Every political campaign cycle features a round of endorsements. The candidates rally for the support of famous and influential people. A candidate for Congress who receives the endorsement of his peers is admirable; but one who receives the endorsement of the president and other high offices is sure to have a considerable advantage. Did you know that Jesus got a political endorsement, of sorts? It was such a prestigious endorsement that Jesus cited it when He was trying to convince the Pharisees that He was the Messiah.
It'd be easy for a modern reader not to realize how influential John the Baptist was, and how powerful was his endorsement. Jesus, though ,saw John's testimony as incredibly crucial in His attempt to win the hearts and minds of His original audience. He said:
“If it were just Me talking about Myself, My testimony wouldn't be valid. John announced the truth about Me. The works the Father gave Me to do, prove I'm the real thing. The Father Himself has testified about Me. The Scriptures testify about Me." (John 5:31-37)1
John's testimony carried a lot of weight with the original audience. He was the first Jewish prophet to preach in four centuries. He was a palpable reminder that God had not forsaken His people.
John's ministry was recognized by Jews throughout the Roman world. Toward the end of the book of Acts, Paul arrived in Ephesus. That's about 2000 miles away from Judea where John did ministry. By this point in the story, John had long been dead. Nonetheless, Paul met some people who had been baptized by John. This tells us something about how famous John was. Strangers in Ephesus who had not yet heard of Jesus had been taught and ministered to by John.
John’s reputation was impressive. At one point Mark tells us that the whole Judean countryside and all the people of Jerusalem went out to him. (Mark 1:5) A substantial enough percentage of the population went to hear John that Mark was comfortable saying it was all of the Judea countryside and all the people of Jerusalem. It is astounding how John is explained in the fourth Gospel.
There was a man sent from God whose name was John. He came as a witness to testify concerning that light so that through him all might believe. (John 1:6-7)
This should make your jaw drop. John gets credit, at least in part, for the belief of every person who has ever placed their faith in Jesus. Notice that the verse says so that through him, that's John, all might believe. If you've believed in Jesus, you've believed because of John's testimony. That's because John was the human witness God sent to reveal the Christ. In that sense, all who have believed have believed through John's work. This was a significant man.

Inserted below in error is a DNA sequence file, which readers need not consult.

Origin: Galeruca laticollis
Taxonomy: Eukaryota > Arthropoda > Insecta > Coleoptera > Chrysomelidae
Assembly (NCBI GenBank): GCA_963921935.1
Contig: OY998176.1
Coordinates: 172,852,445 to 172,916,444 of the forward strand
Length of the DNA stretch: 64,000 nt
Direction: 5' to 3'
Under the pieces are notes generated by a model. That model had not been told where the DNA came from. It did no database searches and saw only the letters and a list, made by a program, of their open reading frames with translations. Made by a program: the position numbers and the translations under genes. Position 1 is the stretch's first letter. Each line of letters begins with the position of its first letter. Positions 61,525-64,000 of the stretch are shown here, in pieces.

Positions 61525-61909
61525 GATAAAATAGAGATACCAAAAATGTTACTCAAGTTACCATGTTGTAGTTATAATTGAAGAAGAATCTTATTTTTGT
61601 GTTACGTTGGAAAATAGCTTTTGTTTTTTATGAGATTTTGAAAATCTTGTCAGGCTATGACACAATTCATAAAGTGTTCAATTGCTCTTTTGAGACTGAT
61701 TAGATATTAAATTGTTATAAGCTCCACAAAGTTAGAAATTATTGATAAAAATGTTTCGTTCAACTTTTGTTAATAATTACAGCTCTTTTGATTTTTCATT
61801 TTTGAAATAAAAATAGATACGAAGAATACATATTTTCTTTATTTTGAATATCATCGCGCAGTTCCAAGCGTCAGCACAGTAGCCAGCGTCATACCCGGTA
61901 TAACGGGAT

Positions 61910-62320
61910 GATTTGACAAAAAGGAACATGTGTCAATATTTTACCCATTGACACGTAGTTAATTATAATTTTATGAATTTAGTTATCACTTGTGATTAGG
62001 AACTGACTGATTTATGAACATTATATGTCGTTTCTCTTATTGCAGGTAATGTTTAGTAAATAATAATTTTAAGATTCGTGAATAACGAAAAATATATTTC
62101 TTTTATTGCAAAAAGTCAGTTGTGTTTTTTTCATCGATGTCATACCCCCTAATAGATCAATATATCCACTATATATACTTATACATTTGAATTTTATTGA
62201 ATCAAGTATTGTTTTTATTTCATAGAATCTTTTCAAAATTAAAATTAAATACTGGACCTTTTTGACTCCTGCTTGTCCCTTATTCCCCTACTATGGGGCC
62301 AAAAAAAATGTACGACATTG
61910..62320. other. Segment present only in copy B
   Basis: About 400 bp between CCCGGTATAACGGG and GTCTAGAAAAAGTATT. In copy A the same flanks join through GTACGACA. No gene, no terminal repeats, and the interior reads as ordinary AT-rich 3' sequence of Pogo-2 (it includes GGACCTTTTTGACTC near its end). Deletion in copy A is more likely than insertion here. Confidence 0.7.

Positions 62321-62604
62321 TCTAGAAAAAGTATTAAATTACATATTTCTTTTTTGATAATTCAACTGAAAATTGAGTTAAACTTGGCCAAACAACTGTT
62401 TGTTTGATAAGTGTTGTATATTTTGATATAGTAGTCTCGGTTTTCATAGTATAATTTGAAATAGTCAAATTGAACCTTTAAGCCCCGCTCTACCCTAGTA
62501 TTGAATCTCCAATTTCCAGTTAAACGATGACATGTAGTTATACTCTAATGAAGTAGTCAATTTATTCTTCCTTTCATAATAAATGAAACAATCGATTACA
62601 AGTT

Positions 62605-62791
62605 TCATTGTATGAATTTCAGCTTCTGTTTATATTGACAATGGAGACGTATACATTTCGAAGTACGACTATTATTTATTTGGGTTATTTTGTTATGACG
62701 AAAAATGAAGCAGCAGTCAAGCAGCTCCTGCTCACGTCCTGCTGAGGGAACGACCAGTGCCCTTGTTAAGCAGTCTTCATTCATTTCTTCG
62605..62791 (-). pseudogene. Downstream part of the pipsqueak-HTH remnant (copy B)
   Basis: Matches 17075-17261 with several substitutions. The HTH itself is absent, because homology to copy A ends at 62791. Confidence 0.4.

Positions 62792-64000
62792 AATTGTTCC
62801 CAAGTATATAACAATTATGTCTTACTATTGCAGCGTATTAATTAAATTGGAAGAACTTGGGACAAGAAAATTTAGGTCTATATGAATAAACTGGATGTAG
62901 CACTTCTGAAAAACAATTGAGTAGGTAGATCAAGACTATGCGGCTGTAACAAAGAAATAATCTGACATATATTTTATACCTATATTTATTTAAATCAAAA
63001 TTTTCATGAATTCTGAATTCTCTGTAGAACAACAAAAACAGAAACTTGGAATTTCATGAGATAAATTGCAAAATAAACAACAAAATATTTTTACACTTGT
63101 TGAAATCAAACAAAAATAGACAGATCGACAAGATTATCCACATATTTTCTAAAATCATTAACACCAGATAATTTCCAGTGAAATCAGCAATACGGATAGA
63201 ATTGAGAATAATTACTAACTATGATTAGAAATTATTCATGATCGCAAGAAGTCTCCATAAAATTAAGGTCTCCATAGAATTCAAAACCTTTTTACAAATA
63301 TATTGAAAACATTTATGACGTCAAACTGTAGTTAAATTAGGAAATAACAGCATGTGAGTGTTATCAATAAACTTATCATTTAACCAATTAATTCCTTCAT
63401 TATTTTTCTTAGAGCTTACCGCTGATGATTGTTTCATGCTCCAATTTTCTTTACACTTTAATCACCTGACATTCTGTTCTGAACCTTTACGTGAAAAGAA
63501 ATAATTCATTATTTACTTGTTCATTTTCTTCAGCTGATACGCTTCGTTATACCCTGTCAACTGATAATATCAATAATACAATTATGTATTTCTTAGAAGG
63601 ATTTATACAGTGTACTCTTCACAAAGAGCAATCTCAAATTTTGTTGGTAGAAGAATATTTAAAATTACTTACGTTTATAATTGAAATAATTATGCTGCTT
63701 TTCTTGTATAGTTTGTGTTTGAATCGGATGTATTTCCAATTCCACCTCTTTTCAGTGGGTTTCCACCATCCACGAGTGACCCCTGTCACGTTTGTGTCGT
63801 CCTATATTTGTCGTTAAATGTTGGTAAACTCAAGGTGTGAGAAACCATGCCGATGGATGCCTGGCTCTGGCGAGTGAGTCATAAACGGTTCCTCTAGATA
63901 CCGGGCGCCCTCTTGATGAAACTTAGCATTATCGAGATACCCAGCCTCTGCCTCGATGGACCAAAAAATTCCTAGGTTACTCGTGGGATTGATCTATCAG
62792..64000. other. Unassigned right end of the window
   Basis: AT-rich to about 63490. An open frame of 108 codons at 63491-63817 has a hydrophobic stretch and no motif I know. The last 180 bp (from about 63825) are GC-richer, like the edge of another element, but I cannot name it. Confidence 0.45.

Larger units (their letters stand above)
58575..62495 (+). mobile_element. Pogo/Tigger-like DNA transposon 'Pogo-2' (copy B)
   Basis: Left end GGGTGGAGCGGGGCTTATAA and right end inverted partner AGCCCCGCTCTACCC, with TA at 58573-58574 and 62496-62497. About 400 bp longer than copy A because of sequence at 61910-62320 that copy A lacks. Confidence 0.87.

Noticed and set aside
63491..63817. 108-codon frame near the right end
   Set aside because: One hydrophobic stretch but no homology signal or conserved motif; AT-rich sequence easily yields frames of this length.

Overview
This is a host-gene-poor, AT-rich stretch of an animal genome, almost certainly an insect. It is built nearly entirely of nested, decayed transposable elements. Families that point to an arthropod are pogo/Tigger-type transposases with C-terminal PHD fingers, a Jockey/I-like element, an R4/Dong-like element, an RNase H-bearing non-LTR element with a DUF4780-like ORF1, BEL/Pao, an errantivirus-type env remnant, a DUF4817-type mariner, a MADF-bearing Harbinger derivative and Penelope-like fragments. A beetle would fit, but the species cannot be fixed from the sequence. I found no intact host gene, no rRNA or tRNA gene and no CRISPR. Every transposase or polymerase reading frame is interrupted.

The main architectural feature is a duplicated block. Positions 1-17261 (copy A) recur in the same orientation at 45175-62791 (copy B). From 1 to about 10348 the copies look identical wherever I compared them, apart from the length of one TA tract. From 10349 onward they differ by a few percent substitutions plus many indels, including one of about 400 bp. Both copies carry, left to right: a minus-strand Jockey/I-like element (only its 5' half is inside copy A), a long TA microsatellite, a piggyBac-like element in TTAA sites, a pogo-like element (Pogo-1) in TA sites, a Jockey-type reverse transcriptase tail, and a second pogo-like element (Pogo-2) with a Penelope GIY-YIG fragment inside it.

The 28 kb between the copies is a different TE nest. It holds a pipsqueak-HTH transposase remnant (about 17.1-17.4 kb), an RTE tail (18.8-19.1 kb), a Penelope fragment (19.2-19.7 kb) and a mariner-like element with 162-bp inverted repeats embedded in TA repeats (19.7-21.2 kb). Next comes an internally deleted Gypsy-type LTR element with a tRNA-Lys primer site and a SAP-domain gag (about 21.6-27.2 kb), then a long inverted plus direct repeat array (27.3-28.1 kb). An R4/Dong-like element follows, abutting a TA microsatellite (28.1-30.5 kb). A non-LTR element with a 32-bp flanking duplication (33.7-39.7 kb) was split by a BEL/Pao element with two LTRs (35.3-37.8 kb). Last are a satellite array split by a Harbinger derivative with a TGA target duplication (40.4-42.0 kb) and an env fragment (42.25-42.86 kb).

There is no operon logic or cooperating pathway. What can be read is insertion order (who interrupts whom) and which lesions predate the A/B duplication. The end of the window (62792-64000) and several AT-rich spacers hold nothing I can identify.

Not only was he loved by the people, and sent by God, but he even had friends in high places. After he was arrested he built an interesting rapport with Herod. Mark explains:
Herod feared John and protected him, knowing he was a righteous and holy man. When he heard John’s words, he was greatly perplexed; yet he listened to him gladly. (Mark 6:21)
Herod, the equivalent of a king was intrigued by John and enjoyed listening to Him. The reason John got arrested in the first place was because he told Herod that he shouldn't be married to his own sister-in-law. Yet, Herod seems to have grown fond of this wild desert-tanned prophet. This was in line with John's previous behavior. He often called the religious establishment snakes. (Matthew 23:33) He never stopped speaking the truth, even when it would cost him his life. Jesus commented about John saying:
I tell you, among those born of women there is no one greater than John…. (Luke 7:28)
That is high praise considering that Jesus knows ‘all things.’ (John 16:30) No person naturally born was greater than John the Baptist. He was not only the most exceptional person of his generation but of all generations.
John was so great that his coming birth was announced to his father by an angel in the temple. (Luke 1:11-17) John was so great that he had Old Testament prophecies written about Him centuries before his birth. (Isaiah 40:3) John was so great that people thought he was the Messiah. (John 1:19-23) John was the greatest man who had ever lived. On a hot day near the banks of the Jordan, he said:
“Among you stands one… the straps of whose sandals I am not worthy to untie.” (John 1:26-27)
There was one among them who was so great that even the greatest man who had ever lived was not worthy to fiddle with His shoes. John was not worthy to grovel at the feet of the mystery man. Not long after that, the greatest man pointed his finger at Jesus and said:
“I have seen and testified that this is the Son of God.” (John 1:34)
John, the greatest man there ever was, bowed to another. He pointed his finger, announced God’s Messiah, and gave up the spotlight. Perplexed, John’s disciples later complained that John was letting Jesus’ reputation outshine his own. John replied simply:
“He must increase, but I must decrease.” (John 3:30)
The greatest man who ever lived stepped aside and gave the floor to one who was greater still, Jesus the Son of God. By the end of Jesus’ ministry people had come to realize that Jesus was greater than John:
And He [Jesus] went away again beyond the Jordan to the place where John had been baptizing at first, and there He stayed. Then many came to Him and said, “John performed no sign, but all the things that John spoke about this Man were true.” (John 10:40-41)
Over time people began to see that Jesus was greater than John. This only corroborated what John had told them. Though modern readers may not realize the gravity that John the Baptist’s testimony held, it was unmistakable in the first century. Having the endorsement of John came with the power of the populous party. The crowds loved John, and John willingly handed that admiration over to Jesus.
1 Author’s paraphrase for the publication, How You Can Live Forever.